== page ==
It was clear from environmental groups’ postmortems that climate policy and messaging needed a makeover, that the doomsday warnings and punitive aspects of taxing carbon were choking off public support for action. But more than anything, they needed money.

A small group of donors agreed then that they would double down on climate and focus more on winning the elections that, over time, would help them win the policy fight.

“Our groups were good at policy, science and litigation. But if they were going to be good politically, they had to be good at lobbying, advocacy and politics,” explained Kathleen Welch, a donor adviser who helped lead those new climate initiatives. “It was individual donors who said we need a new kind of money and investment to build up the clout of the movement. It started with just a few people. They didn’t do politics but they knew they had to do politics to win.”

The early efforts were somewhat scattershot. Earlier in the 2010 election cycle, the League of Conservation Voters had launched a super PAC, “LCV Victory Fund,” and an online donation platform, Give Green, to direct support from climate-focused donors to candidates pledging to focus on the issue. But they didn’t raise enough to move many votes.

Then, in 2011, New York’s billionaire mayor, Mike Bloomberg, committed $50 million through his Bloomberg Philanthropies to the Sierra Club’s “Beyond Coal” campaign, enabling a massive scaling up of the group’s initiative to phase out the nation’s coal plants. Meanwhile, activists across the country channeled their frustration into civil disobedience in protests over the Keystone XL and Dakota access pipelines.

These initiatives also fell against a backdrop of intensifying extreme weather events that, over the course of the decade to come, would clarify the dark and suddenly immediate reality of climate change for a vast majority of Americans. In the final weeks of the 2012 election, Hurricane Sandy — then the largest Atlantic hurricane on record — devastated the East Coast. Obama, in the final week of a difficult reelection campaign, toured the damage in New Jersey with Republican Gov. Chris Christie. Their physical embrace amid the wreckage became the definitive image of the campaign’s final days, casting Obama in a bipartisan, empathic light that many analysts pointed to as pivotal.

Obama’s reelection paved the way for the first meaningful efforts by the federal government to respond to climate change. In June 2013, Obama released a Climate Action Plan that set reducing carbon emissions as its primary goal. In November, he signed an executive order creating a Task Force on Climate Preparedness and Resilience to help local communities and Washington policymakers prepare for the impact of extreme weather.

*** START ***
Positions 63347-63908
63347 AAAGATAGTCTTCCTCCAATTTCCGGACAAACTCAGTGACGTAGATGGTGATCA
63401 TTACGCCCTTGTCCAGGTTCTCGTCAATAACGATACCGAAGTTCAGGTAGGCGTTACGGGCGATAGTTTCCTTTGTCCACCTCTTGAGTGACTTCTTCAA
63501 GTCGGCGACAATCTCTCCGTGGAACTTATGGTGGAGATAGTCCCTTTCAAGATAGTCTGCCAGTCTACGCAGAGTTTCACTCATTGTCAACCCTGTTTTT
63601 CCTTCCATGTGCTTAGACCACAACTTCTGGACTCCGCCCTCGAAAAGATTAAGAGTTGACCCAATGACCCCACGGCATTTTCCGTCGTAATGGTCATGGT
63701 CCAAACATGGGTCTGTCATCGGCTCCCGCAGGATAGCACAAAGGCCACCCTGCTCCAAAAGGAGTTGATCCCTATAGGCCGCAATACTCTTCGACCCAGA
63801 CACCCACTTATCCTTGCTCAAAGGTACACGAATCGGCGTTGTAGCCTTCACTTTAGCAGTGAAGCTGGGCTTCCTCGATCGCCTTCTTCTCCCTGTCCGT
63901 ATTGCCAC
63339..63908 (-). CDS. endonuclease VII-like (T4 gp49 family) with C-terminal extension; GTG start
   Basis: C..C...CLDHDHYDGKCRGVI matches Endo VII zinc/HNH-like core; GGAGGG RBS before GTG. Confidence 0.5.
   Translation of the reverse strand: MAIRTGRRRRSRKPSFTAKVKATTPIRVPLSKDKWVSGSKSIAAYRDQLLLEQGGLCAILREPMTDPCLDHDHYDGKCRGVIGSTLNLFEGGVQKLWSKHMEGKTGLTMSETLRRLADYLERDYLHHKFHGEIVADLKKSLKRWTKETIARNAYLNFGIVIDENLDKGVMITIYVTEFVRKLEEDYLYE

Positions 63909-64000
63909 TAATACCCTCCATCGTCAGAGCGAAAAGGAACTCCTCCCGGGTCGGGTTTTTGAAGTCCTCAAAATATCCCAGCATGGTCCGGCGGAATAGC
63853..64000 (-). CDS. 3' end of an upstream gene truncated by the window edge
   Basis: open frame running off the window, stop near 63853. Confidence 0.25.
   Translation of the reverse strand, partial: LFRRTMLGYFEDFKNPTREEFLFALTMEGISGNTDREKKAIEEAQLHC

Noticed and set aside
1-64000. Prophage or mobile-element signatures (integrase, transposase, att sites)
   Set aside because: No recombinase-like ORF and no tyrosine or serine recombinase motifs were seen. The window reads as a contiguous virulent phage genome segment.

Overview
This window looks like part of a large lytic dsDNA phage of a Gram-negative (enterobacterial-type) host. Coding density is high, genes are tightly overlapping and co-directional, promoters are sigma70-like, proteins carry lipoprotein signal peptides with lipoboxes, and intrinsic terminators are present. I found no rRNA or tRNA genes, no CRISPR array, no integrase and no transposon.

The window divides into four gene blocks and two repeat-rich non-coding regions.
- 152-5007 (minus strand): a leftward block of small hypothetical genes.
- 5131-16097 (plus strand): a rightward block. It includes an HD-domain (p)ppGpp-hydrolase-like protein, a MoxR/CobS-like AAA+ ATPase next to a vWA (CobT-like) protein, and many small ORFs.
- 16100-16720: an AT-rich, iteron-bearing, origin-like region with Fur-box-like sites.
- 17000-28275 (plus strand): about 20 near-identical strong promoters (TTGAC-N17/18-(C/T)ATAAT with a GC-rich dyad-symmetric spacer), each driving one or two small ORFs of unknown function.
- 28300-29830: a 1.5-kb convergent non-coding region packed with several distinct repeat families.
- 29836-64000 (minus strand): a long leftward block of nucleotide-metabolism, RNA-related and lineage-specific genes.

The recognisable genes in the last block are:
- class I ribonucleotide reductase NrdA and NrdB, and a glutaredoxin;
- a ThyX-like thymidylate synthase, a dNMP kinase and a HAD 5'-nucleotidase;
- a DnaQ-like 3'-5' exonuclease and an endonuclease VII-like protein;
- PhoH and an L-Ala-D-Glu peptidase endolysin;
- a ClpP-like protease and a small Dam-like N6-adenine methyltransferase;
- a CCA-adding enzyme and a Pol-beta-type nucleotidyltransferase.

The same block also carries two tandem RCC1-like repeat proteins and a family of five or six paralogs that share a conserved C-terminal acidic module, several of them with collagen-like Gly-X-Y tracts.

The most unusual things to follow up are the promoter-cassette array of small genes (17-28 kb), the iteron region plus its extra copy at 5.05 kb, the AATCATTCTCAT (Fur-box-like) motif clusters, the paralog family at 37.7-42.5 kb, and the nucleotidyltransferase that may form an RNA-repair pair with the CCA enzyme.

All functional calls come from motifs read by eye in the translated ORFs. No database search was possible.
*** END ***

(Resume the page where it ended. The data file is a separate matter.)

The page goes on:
At that point, Washington was still behind several states already taking action on their own. Most notably, California had updated its clean car emissions standards, already the most stringent in the nation and followed by more than a dozen states, in 2012 under Gov. Jerry Brown. But leaders in other states shared his agenda.

Gavin Newsom is seen reflected in the window of a hybrid taxi cab.

California updated its clean car emissions standards, already the most stringent in the nation and followed by more than a dozen states, in 2012. | Justin Sullivan/Getty Images

Elected governor of Colorado in 2006, Bill Ritter had centered his campaign around the promise of what he called the “new energy economy,” even cutting ads showing him in the shadow of hulking wind turbines. Over his four years at the helm, the Democrat tripled the state’s renewable energy standard from 10 to 30 percent by 2020 and enlisting the state’s natural gas industry as allies in combating climate change by making them the beneficiaries of a transition away from coal, a policy enshrined in a 2010 law.

By 2014, Colorado would be generating 18 percent of its electricity from renewable energy, up from essentially zero when Ritter took office. And more recently, as renewable energy has become more affordable and popular, and as additional research has underlined the high carbon impact of natural gas, the Democrats who control the state capitol in Denver have enacted even tougher laws, no longer as dependent on the industry as a political ally.

In Washington state, Democratic Gov. Jay Inslee was pursuing a similar vision of an economic transition driven by new energy, which he had outlined in a prescient book he wrote in 2009. After being elected governor in 2012, Inslee directed $40 million from the state budget to a new clean energy fund that invested in new technologies that could reduce emissions, cut energy costs and create jobs. Setting a goal of putting 50,000 electric vehicles on his state’s roads by 2020, Inslee signed legislation to incentivize EV ownership and to build out the state’s infrastructure of charging stations.